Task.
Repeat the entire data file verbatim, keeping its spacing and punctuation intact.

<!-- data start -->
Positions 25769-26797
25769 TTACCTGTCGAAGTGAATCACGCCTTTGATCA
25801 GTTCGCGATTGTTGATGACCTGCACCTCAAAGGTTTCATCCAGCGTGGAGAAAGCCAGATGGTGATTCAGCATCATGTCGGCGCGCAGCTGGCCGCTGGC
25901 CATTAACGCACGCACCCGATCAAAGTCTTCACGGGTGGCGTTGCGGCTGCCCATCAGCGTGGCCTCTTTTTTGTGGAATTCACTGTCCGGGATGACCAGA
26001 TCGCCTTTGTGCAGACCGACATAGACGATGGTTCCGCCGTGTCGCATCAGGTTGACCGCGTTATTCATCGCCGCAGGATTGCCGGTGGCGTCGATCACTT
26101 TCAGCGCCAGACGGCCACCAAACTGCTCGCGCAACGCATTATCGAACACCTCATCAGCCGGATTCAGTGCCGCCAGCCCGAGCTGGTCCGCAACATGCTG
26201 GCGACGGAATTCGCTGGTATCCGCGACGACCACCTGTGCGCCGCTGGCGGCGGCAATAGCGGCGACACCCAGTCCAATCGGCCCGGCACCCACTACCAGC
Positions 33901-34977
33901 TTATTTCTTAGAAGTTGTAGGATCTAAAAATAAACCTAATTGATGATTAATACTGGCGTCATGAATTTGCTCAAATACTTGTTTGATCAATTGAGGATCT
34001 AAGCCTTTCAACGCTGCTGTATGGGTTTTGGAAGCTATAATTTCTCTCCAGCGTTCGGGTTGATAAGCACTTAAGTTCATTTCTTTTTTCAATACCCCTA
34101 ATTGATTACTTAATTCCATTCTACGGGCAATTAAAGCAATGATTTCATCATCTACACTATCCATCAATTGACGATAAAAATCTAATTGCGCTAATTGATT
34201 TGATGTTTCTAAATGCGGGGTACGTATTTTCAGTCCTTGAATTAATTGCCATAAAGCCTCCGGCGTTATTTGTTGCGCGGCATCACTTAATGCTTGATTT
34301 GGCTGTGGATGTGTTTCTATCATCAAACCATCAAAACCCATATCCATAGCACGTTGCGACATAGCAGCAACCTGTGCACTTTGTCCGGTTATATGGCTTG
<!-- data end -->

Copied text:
Positions 25769-26797
25769 TTACCTGTCGAAGTGAATCACGCCTTTGATCA
25801 GTTCGCGATTGTTGATGACCTGCACCTCAAAGGTTTCATCCAGCGTGGAGAAAGCCAGATGGTGATTCAGCATCATGTCGGCGCGCAGCTGGCCGCTGGC
25901 CATTAACGCACGCACCCGATCAAAGTCTTCACGGGTGGCGTTGCGGCTGCCCATCAGCGTGGCCTCTTTTTTGTGGAATTCACTGTCCGGGATGACCAGA
26001 TCGCCTTTGTGCAGACCGACATAGACGATGGTTCCGCCGTGTCGCATCAGGTTGACCGCGTTATTCATCGCCGCAGGATTGCCGGTGGCGTCGATCACTT
26101 TCAGCGCCAGACGGCCACCAAACTGCTCGCGCAACGCATTATCGAACACCTCATCAGCCGGATTCAGTGCCGCCAGCCCGAGCTGGTCCGCAACATGCTG
26201 GCGACGGAATTCGCTGGTATCCGCGACGACCACCTGTGCGCCGCTGGCGGCGGCAATAGCGGCGACACCCAGTCCAATCGGCCCGGCACCCACTACCAGC
Positions 33901-34977
33901 TTATTTCTTAGAAGTTGTAGGATCTAAAAATAAACCTAATTGATGATTAATACTGGCGTCATGAATTTGCTCAAATACTTGTTTGATCAATTGAGGATCT
34001 AAGCCTTTCAACGCTGCTGTATGGGTTTTGGAAGCTATAATTTCTCTCCAGCGTTCGGGTTGATAAGCACTTAAGTTCATTTCTTTTTTCAATACCCCTA
34101 ATTGATTACTTAATTCCATTCTACGGGCAATTAAAGCAATGATTTCATCATCTACACTATCCATCAATTGACGATAAAAATCTAATTGCGCTAATTGATT
34201 TGATGTTTCTAAATGCGGGGTACGTATTTTCAGTCCTTGAATTAATTGCCATAAAGCCTCCGGCGTTATTTGTTGCGCGGCATCACTTAATGCTTGATTT
34301 GGCTGTGGATGTGTTTCTATCATCAAACCATCAAAACCCATATCCATAGCACGTTGCGACATAGCAGCAACCTGTGCACTTTGTCCGGTTATATGGCTTG